The Future is Now! By Paulo Portugal
The variety, quality and strength shown in the several sections of the 9th edition of the Thessaloniki Documentary Festival, both International and Greek, set a tone for some of the most vital subjects of a genre that absorbs reality and places it in the center of media attention. From the always urgent environmental issues (Gulf Stream, a River Under the Ocean, The Planet) to pungent social dramas (War Zone: Red World, It’s Always Late For Freedom, View From a Grain of Sand) and political idiosyncrasies and paradoxes (Unsettled, Spider’s Web or Secrets and Lies, awarded by the FIPRESCI as the Best Greek Doc). Clearly, documentary is a genre with a future.
Documentaries don’t use big budgets; neither cast big stars, nor applies great special effects. The camera is often portable, like the one hidden in the burkha of an Afghan woman in View From a Grain of Sand. It allowed us to see how a Taliban man beat a woman in the streets of Kabul just because her shoes made a noise while she walked. These stories don’t evoke adaptations made in Hollywood, but are often inspired by the harsh reality of faraway places. There are also the usual suspects, such as the Middle East, South East Asia or wherever human rights are violated. However, big cities are also part of the problem as they contribute greatly to global warming, but also hold offices of big corporations who export danger to faraway places in the name of progress.
Al Gore deserves his credit for bringing to a wider audience the theme of global warming in An Inconvenient Truth. Likewise, the Swedish team behind The Planet (Linus Torell, Michael Stenberg, Johan Soderberg) felt “the obligation to document” the same issue. By means of a metaphor of the human extinction on Easter Island , occurred centuries ago, they managed to foresee the same effects in the rest of the world. “The next ten years are crucial”, they predict. The documentary also depicts India and China as examples of nations with big economical growth, thereby concluding its logical consequences on demographic and pollution increase. “We will deal with the environment later”, admits one successful manager. “But it’s immoral to claim that they don’t have the same rights as the developed countries”, remarked an environmentalist. Furthermore, he added the expression “un-economical growth” to our lexis, stressing that the “bad” grows faster than the “good”. At last, someone would say ironically: “The cost of doing nothing is much higher now than in the next legislature”… It’s an awakening and troubling call.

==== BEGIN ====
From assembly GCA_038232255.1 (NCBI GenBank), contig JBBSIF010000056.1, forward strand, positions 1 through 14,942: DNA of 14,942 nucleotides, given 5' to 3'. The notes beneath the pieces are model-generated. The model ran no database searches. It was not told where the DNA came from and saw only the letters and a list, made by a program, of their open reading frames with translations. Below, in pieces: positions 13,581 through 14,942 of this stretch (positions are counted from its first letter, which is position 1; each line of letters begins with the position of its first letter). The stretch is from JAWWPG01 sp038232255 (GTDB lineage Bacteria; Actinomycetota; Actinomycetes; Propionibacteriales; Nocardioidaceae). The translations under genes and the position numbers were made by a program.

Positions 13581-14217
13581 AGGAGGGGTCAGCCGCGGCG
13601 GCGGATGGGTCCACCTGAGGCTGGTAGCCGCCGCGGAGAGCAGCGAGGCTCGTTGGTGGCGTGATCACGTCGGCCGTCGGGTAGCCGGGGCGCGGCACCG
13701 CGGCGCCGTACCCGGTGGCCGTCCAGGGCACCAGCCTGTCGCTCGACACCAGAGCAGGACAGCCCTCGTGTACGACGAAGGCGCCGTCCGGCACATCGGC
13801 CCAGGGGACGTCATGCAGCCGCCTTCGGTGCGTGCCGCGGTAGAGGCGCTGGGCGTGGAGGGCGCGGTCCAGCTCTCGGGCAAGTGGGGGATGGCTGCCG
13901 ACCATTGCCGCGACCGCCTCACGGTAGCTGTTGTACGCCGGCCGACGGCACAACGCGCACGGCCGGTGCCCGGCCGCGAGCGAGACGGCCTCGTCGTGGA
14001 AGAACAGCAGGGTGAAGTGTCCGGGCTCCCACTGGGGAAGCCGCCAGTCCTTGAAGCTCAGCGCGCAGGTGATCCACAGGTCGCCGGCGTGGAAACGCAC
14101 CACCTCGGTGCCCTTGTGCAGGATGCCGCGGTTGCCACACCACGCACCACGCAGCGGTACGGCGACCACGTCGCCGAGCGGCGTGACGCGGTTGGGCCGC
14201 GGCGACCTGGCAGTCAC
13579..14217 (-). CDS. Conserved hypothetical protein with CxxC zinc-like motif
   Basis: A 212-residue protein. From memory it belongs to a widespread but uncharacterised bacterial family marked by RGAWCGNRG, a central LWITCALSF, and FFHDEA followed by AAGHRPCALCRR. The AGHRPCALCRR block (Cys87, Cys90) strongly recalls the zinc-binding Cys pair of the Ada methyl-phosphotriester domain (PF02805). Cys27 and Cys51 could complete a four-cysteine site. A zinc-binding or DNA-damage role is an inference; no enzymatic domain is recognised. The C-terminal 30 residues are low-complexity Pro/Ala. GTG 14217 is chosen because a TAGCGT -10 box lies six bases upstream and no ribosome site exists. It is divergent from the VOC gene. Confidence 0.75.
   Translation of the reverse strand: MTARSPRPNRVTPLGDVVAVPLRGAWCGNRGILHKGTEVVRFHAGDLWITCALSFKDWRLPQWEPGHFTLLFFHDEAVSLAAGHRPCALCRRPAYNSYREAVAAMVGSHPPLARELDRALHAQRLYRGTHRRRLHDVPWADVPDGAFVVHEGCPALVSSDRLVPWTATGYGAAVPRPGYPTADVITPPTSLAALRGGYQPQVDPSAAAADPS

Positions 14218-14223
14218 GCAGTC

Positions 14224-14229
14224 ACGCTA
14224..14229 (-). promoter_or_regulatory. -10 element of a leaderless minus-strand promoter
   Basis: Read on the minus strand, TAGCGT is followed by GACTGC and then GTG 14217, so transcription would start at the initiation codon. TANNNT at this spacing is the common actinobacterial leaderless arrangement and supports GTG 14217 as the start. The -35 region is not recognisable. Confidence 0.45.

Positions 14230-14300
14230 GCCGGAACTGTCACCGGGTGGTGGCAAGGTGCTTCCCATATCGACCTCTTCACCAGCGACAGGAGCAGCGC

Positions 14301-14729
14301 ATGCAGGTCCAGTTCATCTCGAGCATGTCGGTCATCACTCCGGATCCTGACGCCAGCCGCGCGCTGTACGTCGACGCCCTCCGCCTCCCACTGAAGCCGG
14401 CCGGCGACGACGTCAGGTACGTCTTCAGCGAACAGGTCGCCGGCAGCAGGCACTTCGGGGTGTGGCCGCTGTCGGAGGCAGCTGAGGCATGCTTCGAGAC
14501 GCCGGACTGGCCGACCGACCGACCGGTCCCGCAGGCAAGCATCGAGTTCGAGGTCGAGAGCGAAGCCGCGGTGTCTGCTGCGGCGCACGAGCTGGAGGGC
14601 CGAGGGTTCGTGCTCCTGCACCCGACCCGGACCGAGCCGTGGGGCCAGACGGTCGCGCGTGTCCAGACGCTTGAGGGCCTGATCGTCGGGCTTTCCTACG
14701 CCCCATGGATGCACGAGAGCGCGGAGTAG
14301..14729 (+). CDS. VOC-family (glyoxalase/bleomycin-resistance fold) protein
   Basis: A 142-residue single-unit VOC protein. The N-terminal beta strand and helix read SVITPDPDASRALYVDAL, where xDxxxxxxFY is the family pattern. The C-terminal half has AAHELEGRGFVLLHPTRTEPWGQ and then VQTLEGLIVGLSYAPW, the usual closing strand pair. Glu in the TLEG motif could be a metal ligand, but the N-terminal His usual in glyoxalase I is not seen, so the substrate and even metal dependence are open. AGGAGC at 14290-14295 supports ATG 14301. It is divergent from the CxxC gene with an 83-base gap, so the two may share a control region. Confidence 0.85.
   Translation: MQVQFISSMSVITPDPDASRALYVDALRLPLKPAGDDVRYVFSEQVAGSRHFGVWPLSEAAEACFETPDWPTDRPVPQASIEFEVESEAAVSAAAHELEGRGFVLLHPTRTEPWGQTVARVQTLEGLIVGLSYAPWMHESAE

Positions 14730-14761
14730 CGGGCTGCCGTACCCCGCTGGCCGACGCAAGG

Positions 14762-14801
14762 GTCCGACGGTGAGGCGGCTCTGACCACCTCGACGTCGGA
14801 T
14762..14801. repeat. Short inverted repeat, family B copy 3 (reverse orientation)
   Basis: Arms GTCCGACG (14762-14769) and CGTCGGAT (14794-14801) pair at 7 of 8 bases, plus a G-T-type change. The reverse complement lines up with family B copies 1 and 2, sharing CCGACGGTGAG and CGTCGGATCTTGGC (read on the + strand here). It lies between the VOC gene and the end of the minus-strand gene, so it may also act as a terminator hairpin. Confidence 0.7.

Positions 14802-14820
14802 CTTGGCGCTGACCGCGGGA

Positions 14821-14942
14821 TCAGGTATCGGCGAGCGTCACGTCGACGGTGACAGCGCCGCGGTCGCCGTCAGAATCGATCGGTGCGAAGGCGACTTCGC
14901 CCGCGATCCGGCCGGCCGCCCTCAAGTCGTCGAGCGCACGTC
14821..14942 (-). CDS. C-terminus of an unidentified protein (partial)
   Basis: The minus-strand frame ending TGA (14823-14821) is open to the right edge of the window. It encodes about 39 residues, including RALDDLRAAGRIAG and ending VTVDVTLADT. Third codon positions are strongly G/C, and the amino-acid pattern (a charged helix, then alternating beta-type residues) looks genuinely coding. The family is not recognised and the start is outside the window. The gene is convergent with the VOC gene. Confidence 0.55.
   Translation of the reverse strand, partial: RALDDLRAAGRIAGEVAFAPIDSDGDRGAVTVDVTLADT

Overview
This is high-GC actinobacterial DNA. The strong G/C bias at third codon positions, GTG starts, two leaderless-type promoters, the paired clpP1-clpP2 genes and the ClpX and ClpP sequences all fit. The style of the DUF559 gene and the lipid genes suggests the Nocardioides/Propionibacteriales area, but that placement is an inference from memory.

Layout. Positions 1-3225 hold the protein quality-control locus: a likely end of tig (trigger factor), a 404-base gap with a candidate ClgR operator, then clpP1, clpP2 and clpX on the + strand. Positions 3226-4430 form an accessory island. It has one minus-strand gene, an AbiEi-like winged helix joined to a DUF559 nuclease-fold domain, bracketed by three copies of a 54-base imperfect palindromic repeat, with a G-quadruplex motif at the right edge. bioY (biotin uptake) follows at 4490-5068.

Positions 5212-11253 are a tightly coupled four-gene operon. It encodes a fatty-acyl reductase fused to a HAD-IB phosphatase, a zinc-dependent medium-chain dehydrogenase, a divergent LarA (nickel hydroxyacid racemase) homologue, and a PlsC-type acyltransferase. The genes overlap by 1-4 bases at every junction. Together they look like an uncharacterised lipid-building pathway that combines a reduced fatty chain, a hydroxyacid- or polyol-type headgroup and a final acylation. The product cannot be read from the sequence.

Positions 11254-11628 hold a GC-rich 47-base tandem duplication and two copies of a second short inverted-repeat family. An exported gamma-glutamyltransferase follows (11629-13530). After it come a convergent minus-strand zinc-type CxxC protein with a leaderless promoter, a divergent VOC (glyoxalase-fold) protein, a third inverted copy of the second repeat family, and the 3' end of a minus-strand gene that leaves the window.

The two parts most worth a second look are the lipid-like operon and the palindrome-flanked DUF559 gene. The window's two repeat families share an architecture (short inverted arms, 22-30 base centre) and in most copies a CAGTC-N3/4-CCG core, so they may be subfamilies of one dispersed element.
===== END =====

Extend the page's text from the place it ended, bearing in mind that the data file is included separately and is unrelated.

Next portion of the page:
In View From a Grain of Sand, the director Meena Nanji explores the gradually forgotten reality of the Afghan women who live under the Taliban regime nowadays. As refugees in Pakistan , a doctor, a teacher and a women’s rights activist take their burkhas and give their contribution. Clearly, it’s a grain of sand in the current situation of Afghanistan, where it is common to have public executions committed by Taliban’s. The outcome is an atmosphere of terror in a regime financed by the United States and Great Britain during the Soviet occupation. It must be reminded that 25 years ago women were free citizens in Afghanistan .
Finally, the Greek director Nikos Vezyrgiannis questions the secret CIA flights and the so-called special transfers of prisoners to unknown locations to be interrogated and tortured under no charges nor legal defense. That’s Guantanamo but also several other places in Europe and the Middle East. The film depicts testimonies and reports from the White House as well as the guilt of the EU. A disturbing and coherent documentary.
These are some of the most troubling issues that we’ll have to face in the next few years. However, is the future already used up?